Everyone Calm Down, Pop is Still Good.

It’s the late 80’s. Whitney just released I Wanna Dance With Somebody. Madonna has shook the world with Like A Virgin. Wham! are at their prime. Freddie Mercury is still alive. So is Prince. Kate Bush is out there doing something too. Pop is good.

It’s the late 90’s. Britney just released …Baby One More Time. The Spice Girls are thriving. No Doubt are still together. Everyone loves Destiny’s Child. Mariah releases the most iconic Christmas song ever. (Maybe). Pop is good.

It’s the late 00’s. Taylor just released Love Story. Rihanna is a musician. Beyonce isn’t Beyonce. She’s Sasha Fierce now. Amy Winehouse is everyone’s favourite drunk cousin. Everyone’s crying to Adele. Pop is good.

It’s the late 10’s. But what do we have to say for it?

Let’s be honest, good ol’ fierce bright singer/producer pop isn’t as popular as it used to be – it’s been forced underground. The 2010’s didn’t see a new pop idol emerge, even with Ariana doing bits and Billie charting, nobody is top dog. But, this hasn’t killed pop music, it’s liberated it.


As I’m writing this, a song called Dance Monkey by Tones & I has topped the charts, and I’m going to be honest, I’ve never heard it before in my life. But, the rest of the charts are a bit of a rollercoaster – there’s generic pop from the likes of Dua Lipa, Maroon 5, Lewis Capaldi, Selena Gomez, but then there’s just as much Travis Scott, Post Malone, Blackbear, Kanye West, J Hus, etc. To make an impression nowadays, you have to bring something different; the pop songs that top the charts this week will be forgotten as quickly as they appears, but the rap, the RnB, and especially the different genres that are being mashed with pop nowadays, that’s what’s staying in people’s minds. The new songs by Ed Sheeran, Niall Horan, Camilla Cabello, Shawn Mendes, they’re not bad, but they all get lost in familiarity. I hate to say it, but their songs are just regurgitated versions of what makes the most money – tame, safe songs that can be played on the radio at tea time.

I’d also like to take a moment to ask those people who are still purchasing and streaming George Ezra’s Shotgun, please stop. It’s been on the charts for 87 weeks.  That’s 86 weeks too long. Please. I’m really disappointed in you all.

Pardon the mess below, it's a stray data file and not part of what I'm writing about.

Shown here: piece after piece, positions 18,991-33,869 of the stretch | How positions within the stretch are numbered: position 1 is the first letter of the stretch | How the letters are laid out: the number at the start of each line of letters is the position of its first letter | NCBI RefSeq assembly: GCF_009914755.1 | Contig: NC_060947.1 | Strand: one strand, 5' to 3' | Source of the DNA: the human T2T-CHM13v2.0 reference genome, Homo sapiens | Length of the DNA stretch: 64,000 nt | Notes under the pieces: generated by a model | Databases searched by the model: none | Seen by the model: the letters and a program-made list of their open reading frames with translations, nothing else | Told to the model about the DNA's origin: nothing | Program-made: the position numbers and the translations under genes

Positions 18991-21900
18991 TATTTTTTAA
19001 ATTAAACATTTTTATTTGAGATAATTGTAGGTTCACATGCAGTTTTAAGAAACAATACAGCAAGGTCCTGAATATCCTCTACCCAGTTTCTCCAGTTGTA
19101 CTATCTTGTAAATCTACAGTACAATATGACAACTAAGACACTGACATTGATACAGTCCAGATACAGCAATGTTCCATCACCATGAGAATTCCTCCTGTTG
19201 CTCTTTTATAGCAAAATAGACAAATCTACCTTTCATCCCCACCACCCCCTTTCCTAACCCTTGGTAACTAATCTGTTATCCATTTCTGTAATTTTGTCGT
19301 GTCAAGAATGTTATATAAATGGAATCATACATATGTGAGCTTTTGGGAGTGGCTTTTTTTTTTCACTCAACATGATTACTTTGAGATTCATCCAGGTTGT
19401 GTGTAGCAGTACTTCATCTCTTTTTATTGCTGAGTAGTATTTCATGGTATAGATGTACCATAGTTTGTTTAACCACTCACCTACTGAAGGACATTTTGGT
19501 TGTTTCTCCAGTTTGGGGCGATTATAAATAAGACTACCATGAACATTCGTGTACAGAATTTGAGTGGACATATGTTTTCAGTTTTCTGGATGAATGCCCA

Anyway, the only pop idols I can say definitely emerged in the 2010’s are Ariana Grande, Justin Bieber, and Billie Eilish, and even then, calling Billie a pop artist with her edgy fashion, dark lyrics, minimalist instrumentals, might be a tad inaccurate. Indie-pop? Alternative? Even Ariana dabbled with rap this year with 7 Rings, (not to say that she should’ve – Ed.) and Justin hasn’t really released anything of relevance since Purpose in 2015. Plus, I’d love to include Gaga on this list, but she dominated the late 2000’s more than the 10’s, and she’s off being a movie star now. I can respect her for it.

‘So, who is producing good pop?’ I hear you ask. The answer is women, especially queer women.

Photo by Magda Ehlers


Since she released I Don’t Care with Icona Pop, Charli XCX has always been prominent on the UK pop scene, yet when she collaborated with artist and producer SOPHIE on her EP Vroom Vroom, the pair took this to another level. Someone on a YouTube comment described SOPHIE as ‘a bubblegum Death Grips’ and I’ve not been able to stop thinking about it since – her music sounds like someone took a bunch of electronic samples and rubbed them on a cheese grater, yet for some reason, it works. The uncanniness of the music video for FACESHOPPING, which is like a Rupaul song on acid, is like a good kind of car crash – horrific and absolutely mesmerising – and after only 20 minutes of listening to her music, I was left googling the words ‘Why is SOPHIE so obsessed with water slides?’. She’s as strange and as captivating as she sounds, and I believe she inspired Charli to enter into the crazy avant-garde-electro-pop world she is releasing music from today.